"You can make films about these events that are not these bleak and tragic events," Greengrass says. Although he stresses the "United 93" project was "a different film about a different subject, the principle is the same. . . . Let's try and create a shared narrative of it, which doesn't duck the truth of what happened, but which doesn't seek to judge and condemn or caricature or marginalize. Let's try and draw together, see if we can't paint a picture of this event that we'll all look at afterward and go, 'It must have been something a bit like that.' "
He got the families' collective blessing, he says.
All 40? Surely, there were some holdouts?
"Every single family," Greengrass replies.
For those who question whether this film comes too soon, this weekend's box office provided some answers: "United 93" had the second-highest gross with an estimated $11.6 million and enjoyed the nation's highest per-screen average ($6,462), according to motion picture industry tracker Exhibitor Relations. (The top earner was "RV," a family comedy starring Robin Williams, which earned $16.4 million from more than twice the number of theaters showing "United 93.")
Universal Pictures "handled this just right," says Exhibitor Relations President Paul Dergarabedian, who says positive reviews, widespread media coverage and Universal's conservative booking of the film into 1,795 theaters all contributed to the healthy tally. * * *
On Sept. 11, 2001, Paul Greengrass was in post-production on "Bloody Sunday." Not long after the events of that day, the idea of a film about Flight 93 began turning over in his mind. His interest in the project grew during the next two years, but he decided to wait until the 9/11 Commission had published its findings. ("I knew [the report] would give me as clear as possible, the best account of the event. And it did. It's brilliant.")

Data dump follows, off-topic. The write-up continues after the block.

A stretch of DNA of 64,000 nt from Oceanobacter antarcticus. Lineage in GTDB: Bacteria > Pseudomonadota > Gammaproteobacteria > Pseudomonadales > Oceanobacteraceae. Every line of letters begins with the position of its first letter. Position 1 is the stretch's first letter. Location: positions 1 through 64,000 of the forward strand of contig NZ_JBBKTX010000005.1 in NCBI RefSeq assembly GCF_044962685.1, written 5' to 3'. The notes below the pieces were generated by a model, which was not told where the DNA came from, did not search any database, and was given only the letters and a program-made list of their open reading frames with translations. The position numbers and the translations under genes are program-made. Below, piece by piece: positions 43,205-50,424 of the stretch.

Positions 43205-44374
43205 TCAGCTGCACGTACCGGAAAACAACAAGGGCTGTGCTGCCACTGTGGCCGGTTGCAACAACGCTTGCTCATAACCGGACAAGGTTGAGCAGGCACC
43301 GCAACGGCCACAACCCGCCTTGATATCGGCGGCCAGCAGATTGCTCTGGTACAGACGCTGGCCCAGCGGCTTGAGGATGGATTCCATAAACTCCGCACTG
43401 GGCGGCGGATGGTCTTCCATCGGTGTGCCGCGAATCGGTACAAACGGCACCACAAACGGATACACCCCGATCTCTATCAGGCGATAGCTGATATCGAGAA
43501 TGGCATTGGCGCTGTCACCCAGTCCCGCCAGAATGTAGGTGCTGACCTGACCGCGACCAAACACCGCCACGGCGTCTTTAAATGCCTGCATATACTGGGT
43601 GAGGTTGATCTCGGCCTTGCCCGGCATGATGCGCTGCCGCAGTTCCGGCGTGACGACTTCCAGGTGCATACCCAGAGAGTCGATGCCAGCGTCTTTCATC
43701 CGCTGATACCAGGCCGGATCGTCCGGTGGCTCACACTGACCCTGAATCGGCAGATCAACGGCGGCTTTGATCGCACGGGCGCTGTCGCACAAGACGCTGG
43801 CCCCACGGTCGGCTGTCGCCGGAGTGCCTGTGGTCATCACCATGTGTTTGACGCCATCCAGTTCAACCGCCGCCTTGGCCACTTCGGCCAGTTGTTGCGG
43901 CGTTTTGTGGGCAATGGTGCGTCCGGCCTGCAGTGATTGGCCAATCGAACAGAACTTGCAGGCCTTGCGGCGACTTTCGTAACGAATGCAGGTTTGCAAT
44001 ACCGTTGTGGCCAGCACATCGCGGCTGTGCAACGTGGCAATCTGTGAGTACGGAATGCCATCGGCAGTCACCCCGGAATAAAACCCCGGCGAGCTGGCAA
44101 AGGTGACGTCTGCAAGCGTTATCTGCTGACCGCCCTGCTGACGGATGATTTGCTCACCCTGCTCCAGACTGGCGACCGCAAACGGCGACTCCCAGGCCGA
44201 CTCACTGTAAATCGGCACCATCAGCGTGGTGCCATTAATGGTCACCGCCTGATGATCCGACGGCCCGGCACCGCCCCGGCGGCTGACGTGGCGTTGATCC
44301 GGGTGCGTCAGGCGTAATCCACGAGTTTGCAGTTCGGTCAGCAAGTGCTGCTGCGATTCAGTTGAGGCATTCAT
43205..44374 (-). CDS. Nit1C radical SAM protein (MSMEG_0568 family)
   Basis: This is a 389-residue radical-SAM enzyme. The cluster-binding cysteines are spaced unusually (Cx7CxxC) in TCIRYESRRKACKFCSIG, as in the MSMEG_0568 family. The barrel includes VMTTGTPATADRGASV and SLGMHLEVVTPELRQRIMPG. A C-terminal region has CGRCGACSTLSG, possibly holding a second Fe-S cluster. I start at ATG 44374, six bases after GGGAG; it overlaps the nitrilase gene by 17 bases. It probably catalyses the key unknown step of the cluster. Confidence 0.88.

By then, however, it was 2004 and he was busy with "Omagh," which he produced and co-wrote, and "The Bourne Supremacy," which he took on for a change of pace. When Paramount Pictures pulled the plug on "Watchmen," an adaptation of Alan Moore's graphic novel he was planning to direct, it was time to think about making a Flight 93 film again.
Greengrass "very strongly, urgently, wanted to make this movie," says Lloyd Levin, one of "United 93's" producers. "It was his idea. Soon after 9/11, he started gestating. . . . After the 9/11 Commission, it really crystallized for him, and in the shadow of the bombings [last July] in London, the opportunity presented itself."
Universal greenlighted the film on Greengrass's terms, he says.
"I wanted the film to be small, because I wanted all of us who worked on it to do it for a sense of duty -- not out of, you know, because it was a gig," recalls Greengrass, who says the budget for the film was between $15 million and $20 million.
It would have no recognizable stars. It would be shot in England, in part to give the actors a real sense of separation from their families. Greengrass planned to film it in real time, in the documentary style he had employed for most of his career.
The British filmmaker also received technical advice and support from the military, air traffic controllers and the Federal Aviation Administration. He even persuaded nine people to act as themselves, including Ben Sliney, head of the FAA's Herndon facility, and various Air Force officers and air traffic controllers -- all of whom had real roles on that September day.
When the actors arrived at Pinewood studios -- the scene of many a James Bond movie -- they were met with the awesome spectacle of a reconstructed Boeing 757 mounted on a platform. It could move hydraulically up and down, left and right. A separate cockpit was also up on mounts, ready to twist, turn and even spiral.